The island of Bali is a city among the islands of Indonesia, located east of Java and west of Lombak in the Indian Ocean. As stated in “The Anthropological Romance of Bali 1597-1972,” Bali is “in the very center of the Indonesian archipelago” (Boon 1). This island is part of the largest nation in size and population in Southeast Asia.
Bali is quite complex in their belief systems, especially when perceived by the western world. Their belief system is not comprised of a singular core religion, but of a sort of amalgam of various world religions. The religion of Bali is referred to as Hindu-Balinese Religion, or Agama Hindu Bali (Ramseyer 93), but the true religion of this culture is far more multi-faceted than this title justifies. The people of Bali have essentially created their own individualized religion by combining Mahayana Buddhism, orthodox Siwaism, “demonic practices of Trantric sects”, and Javanized Hinduism from Majapahit, joined by a dualistic world view and worship of nature and ancestors (Ramseyer 93).
Balinese religion can more simply be described as “a mixture of animism, Hindu beliefs, Buddhism, and ancestor worship” (Cross 37). A key concept in the Balinese belief system is the principle of balance. This applies to the society, environment, family, and individuals. The most important kind of balance in Balinese religion is the balance that must be maintained between opposite forces, known as Rwa Bhineda (Cross 38). Good versus Evil, Male versus Female, and Light versus Darkness are just a few examples of the opposites emphasized in their belief system, but the most vital of the opposites is Cooperation versus Chaos. With this pair of opposites, it is absolutely crucial within Balin...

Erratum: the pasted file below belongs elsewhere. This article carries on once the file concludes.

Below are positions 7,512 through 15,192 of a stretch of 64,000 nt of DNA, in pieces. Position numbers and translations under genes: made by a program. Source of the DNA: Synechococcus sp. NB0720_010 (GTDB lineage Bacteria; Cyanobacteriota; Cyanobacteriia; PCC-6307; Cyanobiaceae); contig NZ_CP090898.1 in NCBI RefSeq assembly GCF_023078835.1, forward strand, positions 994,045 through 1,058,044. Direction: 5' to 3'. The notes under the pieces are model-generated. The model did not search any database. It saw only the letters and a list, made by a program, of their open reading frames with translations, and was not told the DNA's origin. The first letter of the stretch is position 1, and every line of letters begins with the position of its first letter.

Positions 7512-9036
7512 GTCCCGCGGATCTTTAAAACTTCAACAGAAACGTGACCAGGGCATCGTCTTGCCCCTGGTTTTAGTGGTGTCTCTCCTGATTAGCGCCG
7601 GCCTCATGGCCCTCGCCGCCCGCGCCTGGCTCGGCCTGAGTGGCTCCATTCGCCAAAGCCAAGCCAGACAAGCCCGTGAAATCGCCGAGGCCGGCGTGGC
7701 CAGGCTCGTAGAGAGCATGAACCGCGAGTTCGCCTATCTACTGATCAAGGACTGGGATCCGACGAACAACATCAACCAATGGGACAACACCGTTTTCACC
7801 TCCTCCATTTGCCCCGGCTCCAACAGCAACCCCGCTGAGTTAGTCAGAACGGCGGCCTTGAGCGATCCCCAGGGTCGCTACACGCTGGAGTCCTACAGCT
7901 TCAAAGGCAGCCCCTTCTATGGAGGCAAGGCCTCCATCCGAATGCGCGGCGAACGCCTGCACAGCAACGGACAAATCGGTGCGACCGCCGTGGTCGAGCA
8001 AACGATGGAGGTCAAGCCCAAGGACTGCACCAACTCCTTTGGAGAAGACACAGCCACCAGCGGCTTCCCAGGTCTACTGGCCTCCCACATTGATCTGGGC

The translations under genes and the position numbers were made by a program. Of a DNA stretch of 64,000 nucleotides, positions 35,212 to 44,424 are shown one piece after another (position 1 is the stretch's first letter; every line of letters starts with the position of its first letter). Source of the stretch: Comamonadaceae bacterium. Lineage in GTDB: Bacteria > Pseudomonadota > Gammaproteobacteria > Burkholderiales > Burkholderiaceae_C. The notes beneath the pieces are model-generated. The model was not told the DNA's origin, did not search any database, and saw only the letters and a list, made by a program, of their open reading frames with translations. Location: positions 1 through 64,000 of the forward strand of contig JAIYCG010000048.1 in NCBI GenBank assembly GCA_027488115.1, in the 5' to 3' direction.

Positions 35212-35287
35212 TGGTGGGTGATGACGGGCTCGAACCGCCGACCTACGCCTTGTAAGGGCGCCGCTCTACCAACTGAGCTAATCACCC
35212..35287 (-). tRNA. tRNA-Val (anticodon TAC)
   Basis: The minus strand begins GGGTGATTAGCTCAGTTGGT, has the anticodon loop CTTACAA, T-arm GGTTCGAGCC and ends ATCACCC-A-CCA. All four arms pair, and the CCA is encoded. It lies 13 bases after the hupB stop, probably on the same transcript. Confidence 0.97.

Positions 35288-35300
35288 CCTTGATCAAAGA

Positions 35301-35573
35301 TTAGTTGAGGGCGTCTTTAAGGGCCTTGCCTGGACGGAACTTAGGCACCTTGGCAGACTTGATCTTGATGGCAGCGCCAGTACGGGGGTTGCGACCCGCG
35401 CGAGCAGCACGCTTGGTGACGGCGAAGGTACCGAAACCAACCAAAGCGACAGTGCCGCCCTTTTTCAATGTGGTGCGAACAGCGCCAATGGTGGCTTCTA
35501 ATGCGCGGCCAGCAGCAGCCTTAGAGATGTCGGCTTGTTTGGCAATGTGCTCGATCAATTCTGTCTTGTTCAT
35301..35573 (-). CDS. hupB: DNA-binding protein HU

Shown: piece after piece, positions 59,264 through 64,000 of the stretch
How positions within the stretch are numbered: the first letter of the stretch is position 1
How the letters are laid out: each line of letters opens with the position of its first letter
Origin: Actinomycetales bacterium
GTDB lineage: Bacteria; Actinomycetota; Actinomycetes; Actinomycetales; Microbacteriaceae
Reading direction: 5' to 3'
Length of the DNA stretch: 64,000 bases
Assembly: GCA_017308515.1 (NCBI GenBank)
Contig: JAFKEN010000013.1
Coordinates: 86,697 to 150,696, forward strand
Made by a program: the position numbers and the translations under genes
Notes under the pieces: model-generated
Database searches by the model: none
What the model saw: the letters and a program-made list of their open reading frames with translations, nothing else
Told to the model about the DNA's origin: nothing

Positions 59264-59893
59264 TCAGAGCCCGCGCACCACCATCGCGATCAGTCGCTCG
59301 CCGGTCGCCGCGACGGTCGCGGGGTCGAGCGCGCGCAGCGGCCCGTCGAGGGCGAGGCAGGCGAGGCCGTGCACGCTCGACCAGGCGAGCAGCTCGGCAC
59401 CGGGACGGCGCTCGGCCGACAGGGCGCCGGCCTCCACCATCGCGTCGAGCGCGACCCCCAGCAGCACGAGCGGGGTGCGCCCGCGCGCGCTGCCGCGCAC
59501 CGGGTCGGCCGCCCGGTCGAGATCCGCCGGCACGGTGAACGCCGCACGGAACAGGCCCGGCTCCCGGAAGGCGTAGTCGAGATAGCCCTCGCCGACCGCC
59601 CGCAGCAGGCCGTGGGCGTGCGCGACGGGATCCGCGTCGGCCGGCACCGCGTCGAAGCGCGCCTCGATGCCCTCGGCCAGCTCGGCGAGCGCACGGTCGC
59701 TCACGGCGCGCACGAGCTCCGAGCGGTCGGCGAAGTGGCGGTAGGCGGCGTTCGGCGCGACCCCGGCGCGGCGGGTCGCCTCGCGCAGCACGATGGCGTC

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...o allow dancers to make contact with gods or demons, or allow the dancer to be filled by the spirit of an ancestor or deity (Cross 37). So, although we cannot identify every specific dance in Balinese culture, we are able to conclude that dance as an art is critical and definitive to the culture as a whole.
Belo, Jane Traditional Balinese Culture: Essays Columbia University Press, NY., 1970
Boon, James A The Anthropological Romance of Bali Cambridge University Press, Cambridge, England, 1977
Cross, Kara Dancing From The Heart Kendall/Hunt Publishing, Dubuque, IA, 2011
Friederich, Rudolph Th. A The Civilization and Culture of Bali Calcutta: Susil Gupta, India, 1959
Ramseyer, Urs The Art and Culture of Bali Oxford University Press, Oxford, England, 1977
Reichele, Natasha Bali: Art, Ritual, Performance Asian Art Museum of San Francisco, CA., 2010
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